Twenty-one Wellington GPs were returning to work this morning after a one-hour strike sparked by a dispute over the doctors’ call for two dentist colleagues to join the same collective agreement.

The historic strike action – believed to be the first ever by GPs – was taken by the salaried GPs who work for iwi provider Ora Toa Health which runs four general practices in the wider Porirua area (one of which includes a dental service) plus a general practice in Wellington City.

The GPs and two dentists belonging to Association of Salaried Medical Specialists (ASMS) are seeking to have the dentists join the ASMS collective agreement with Te Rūnanga o Toa Rangatira (TRoTR) which runs Ora Toa Health.

ASMS senior industrial officer Lloyd Woods said GPs are likely to continue with further planned strike action of four more one-hour stoppages leading up to a full day strike on Christmas Eve if the Rūnanga continues with its “hard line”.

Ta Matiu Rei, executive director of TRoTR, said it remained committed to reaching an agreement and had explained to ASMS on a number of occasions its reasons for not extending the collective agreement to include dentists. He has also said the dispute also highlights the lack of public money for providing an adult dental service.

“The terms and conditions of this collective agreement relate specifically to and are tailored for medical practitioners (our doctors); it is not designed for dentists and it would not be appropriate for both doctors and dentists to be covered by the same agreement.”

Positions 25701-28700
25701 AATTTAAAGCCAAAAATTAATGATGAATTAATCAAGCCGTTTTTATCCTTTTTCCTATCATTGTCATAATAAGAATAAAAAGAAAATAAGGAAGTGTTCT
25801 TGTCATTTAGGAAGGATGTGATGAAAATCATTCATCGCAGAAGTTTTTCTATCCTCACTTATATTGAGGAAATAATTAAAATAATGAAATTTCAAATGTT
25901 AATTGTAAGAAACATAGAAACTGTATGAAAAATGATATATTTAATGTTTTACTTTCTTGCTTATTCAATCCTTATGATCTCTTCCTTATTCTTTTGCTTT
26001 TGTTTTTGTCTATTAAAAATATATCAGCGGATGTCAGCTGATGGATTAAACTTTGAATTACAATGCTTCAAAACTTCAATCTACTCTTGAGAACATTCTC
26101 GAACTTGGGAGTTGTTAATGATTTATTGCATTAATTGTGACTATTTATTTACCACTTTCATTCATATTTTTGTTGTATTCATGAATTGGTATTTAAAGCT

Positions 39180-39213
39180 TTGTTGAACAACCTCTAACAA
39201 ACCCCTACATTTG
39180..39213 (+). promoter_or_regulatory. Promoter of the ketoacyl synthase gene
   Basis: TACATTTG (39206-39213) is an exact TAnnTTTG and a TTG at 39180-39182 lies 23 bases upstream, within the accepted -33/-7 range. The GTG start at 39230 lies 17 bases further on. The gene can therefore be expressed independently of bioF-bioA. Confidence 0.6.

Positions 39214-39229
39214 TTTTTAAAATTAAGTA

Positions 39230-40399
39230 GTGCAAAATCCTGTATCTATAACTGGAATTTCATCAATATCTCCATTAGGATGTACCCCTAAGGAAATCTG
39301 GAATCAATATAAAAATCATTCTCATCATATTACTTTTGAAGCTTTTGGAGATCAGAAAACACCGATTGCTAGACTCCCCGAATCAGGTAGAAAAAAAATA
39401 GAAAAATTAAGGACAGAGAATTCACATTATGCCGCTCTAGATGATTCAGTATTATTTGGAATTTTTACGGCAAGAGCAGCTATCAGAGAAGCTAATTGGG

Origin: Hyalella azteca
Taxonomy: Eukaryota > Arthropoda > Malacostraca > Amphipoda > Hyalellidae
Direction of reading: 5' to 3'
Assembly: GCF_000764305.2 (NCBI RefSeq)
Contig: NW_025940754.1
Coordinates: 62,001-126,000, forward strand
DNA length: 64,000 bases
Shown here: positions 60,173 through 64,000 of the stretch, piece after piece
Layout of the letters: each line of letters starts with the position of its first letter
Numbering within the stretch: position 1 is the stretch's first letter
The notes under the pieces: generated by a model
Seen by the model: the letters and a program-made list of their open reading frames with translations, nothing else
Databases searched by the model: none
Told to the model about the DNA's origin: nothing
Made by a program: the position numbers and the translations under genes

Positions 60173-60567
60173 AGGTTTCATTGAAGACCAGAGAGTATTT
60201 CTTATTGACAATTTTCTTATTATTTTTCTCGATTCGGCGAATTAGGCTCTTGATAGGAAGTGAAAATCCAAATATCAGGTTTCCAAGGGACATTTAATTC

Wood said the two parties had met unsuccessfully three times, including mediation, to renegotiate the agreement.

“Generally negotiations with the Rūnanga are reasonably good-natured and both parties have looked for win-win solutions in the past,” said Woods.

“The absolute refusal, without reasonable cause, to recognise the dentists’ important role as part of the wider medical team in a holistic service is unacceptable to our members.”

Rei said the Rūnanga refutes the union’s claim that it had not shown good will and common sense.

“We put it back to ASMS that they return to negotiations with us, as a display of their good will and common sense – not only to resolve this issue for our dentists and doctors, but also for our many registered patients who will be greatly impacted should ASMS continue on the path they have chosen.”


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